By Jay Forte, Contributing Reporter

RIO DE JANEIRO, BRAZIL – The beaches of Rio are a draw for tourists from around the world, as the backdrop of mountain views and easy access to city convenience remains just a short walk away. However an increase in petty crime and robberies along the beaches, and a lack of police presence, is raising concerns among residents.

Police presence on the beaches of Rio, Rio de Janeiro, Brazil, Brazil News
The lack of police presence on the beaches of Rio has residents concerned, photo by Clarice Castro/IMPRENSA RJ.

Authorities recently announced Operação Praia (Beach Operation), which reportedly has approximately 850 police officers from different units in action, along with other tactical support programs.

However local news outlet O Globo reported that their investigation on Thursday, January 5th, only found 45 police in the span of five hours along the 51 kilometers of beaches stretching from Barra da Tijuca to Leme.

Their team found only two PMs (policia militar or military police) at the starting point at Praia do Pontal in Recreio, four in Leblon, nineteen in Arpoador and twenty in Copacabana. Seven municipal guards were in barracks in Barra, and thirteen were traveling on foot or in vehicles by Arpoador.

When the news crew passed Ipanema beach at around 3PM, they did not find military police or municipal guards. Julia Michaels, an American expatriate, author and the journalist behind Rio Real Blog lives in Ipanema and told The Rio Times, “I run by [Ipanema] every other day but rarely see any police on foot,” however she adds, “it is early when I run, around 7AM.”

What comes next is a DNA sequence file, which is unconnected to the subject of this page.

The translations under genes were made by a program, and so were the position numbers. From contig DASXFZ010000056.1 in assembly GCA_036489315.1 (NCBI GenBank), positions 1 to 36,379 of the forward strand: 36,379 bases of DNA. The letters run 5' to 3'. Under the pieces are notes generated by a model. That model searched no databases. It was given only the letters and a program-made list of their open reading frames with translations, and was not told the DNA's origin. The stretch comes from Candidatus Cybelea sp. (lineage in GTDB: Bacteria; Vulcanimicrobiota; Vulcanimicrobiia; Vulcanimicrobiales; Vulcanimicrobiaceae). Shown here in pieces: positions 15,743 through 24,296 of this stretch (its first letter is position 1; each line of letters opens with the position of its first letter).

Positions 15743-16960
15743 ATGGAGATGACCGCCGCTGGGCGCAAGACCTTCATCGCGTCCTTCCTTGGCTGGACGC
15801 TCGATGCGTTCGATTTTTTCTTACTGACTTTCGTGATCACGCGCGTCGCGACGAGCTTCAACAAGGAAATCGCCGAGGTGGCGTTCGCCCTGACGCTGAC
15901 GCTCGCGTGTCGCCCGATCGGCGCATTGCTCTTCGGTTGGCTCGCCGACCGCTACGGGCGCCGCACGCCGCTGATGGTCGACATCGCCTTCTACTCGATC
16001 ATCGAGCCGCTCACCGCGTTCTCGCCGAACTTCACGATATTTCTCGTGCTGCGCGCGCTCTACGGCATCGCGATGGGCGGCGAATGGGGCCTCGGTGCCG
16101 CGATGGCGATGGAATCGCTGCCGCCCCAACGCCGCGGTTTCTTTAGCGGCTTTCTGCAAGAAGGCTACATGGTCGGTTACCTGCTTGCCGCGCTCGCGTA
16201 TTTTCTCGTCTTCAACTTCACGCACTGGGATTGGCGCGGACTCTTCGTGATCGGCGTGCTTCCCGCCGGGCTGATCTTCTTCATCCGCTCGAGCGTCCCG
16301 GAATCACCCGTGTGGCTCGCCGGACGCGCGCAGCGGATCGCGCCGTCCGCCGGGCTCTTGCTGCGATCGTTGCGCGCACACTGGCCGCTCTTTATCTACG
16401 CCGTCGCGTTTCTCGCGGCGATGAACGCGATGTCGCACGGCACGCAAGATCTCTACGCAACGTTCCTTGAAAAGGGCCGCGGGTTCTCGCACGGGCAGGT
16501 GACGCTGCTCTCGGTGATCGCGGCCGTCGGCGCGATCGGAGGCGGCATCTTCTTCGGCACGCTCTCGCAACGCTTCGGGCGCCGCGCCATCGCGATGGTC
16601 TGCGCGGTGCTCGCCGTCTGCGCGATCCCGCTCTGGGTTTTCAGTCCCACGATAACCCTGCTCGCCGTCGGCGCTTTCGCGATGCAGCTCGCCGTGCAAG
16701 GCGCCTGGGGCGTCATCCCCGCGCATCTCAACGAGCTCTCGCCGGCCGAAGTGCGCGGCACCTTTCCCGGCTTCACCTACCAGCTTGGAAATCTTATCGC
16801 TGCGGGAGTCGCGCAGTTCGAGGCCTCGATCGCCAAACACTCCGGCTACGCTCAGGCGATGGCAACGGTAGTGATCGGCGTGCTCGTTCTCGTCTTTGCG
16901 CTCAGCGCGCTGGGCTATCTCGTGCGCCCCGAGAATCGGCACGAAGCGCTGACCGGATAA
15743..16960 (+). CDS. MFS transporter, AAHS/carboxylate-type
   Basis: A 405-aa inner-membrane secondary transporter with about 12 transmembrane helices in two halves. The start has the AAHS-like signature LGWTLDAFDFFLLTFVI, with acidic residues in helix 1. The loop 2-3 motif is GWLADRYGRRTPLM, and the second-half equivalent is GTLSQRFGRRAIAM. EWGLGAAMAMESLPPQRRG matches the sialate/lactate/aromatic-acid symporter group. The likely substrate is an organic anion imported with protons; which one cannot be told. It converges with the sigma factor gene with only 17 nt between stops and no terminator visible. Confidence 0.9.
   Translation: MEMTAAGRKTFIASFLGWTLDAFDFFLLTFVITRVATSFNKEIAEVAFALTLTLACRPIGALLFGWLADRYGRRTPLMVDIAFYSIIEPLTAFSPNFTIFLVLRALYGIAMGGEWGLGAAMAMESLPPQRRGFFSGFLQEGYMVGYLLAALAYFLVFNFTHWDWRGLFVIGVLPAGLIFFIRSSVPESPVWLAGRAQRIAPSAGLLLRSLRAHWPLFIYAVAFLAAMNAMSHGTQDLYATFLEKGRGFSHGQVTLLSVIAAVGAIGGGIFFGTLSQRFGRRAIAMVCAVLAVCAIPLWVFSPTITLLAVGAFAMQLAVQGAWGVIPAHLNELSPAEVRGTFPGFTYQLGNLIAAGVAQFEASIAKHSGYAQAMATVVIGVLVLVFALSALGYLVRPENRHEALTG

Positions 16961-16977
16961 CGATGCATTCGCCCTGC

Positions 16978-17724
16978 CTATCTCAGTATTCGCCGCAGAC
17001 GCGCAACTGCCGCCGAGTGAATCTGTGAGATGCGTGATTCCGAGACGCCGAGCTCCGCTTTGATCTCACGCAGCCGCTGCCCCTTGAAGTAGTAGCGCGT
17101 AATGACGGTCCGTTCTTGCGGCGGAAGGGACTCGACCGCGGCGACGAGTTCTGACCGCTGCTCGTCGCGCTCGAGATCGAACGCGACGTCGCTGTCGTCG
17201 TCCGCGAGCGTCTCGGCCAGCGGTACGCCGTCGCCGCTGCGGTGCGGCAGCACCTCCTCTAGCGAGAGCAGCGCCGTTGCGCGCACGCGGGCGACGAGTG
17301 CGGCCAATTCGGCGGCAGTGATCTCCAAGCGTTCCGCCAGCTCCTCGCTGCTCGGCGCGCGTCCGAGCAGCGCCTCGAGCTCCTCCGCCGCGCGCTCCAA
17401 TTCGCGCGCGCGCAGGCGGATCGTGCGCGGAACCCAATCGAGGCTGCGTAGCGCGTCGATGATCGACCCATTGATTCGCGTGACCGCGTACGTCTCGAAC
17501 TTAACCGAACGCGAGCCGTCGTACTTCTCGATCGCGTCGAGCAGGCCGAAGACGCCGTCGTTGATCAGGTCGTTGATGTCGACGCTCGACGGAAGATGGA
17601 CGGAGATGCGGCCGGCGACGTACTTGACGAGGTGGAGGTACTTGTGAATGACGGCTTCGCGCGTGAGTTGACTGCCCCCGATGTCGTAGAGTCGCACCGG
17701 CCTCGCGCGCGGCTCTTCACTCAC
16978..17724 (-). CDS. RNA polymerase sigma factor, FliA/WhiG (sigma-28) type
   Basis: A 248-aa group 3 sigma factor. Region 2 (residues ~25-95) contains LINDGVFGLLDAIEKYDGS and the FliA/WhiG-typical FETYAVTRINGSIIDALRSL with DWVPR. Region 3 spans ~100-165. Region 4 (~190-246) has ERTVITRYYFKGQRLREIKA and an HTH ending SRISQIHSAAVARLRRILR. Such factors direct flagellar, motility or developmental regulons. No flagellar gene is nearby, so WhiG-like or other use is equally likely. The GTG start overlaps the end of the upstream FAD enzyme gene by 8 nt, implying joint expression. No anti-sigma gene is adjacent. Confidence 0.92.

In terms of advise for tourists, Michaels shares, “really, all I can say is that if you go to the beach, take no cell phone with you and just the cash you need. period. any time of day or night.”

Chuck Cassie, a Canadian expatriate who has lived in Rio for over ten years, and is managing partner of the Lucky Screw pub in Copacabana, shares his experiences of late. “I was robbed at knife point by three guys on the beach sidewalk in Copacabana two months ago. That was 6:30 PM.”

He continues, “One month ago a guy on a bicycle tried stealing my cell phone in broad daylight. Yesterday a guy on a bicycle stole the sunglasses off my face! Luckily they were only R$5.”

“These days I see or hear a robbery during daylight hours about once every 2 or 3 weeks. I had almost never experienced or seen robberies before the Olympics,” he explained, but adds, “I rarely saw [police] on the beach before and I rarely see them now.”

According to O Globo, the PM responded to their request for comment that Operação Praia began on September 24, 2016 and counts on the performance of 850 police officers throughout Rio de Janeiro. The Municipal Guard reported that approximately seventy agents patrol the beaches on weekdays. On weekends, the strength increases to 220 men.


  1. I can’t really comment on the beaches mentioned here except to say that I would have expected Leblon/Ipanema & Copacabana/Leme to have a good police presence, especially Copacabana which is THE main beach for tourists and, as a result, thieves.

    What I can say is that my local beach, Flamengo, currently has a strong police presence in special bright green uniforms, some on foot, several on bicycles and at least one car patrolling all the time during the day. I haven’t been there after dark.

  2. You cant the police in Brazil for getting apathetic.The left-ring regime of Lula and Dilma prosecuted many police officers for doing their job.How are they meant to stop armed and extremely dangerous robbers without using force?

  3. Rio needs a new police force.

    Current force is penetrated by too many criminals.

    “PM” stands for
    Po’ que Marginal


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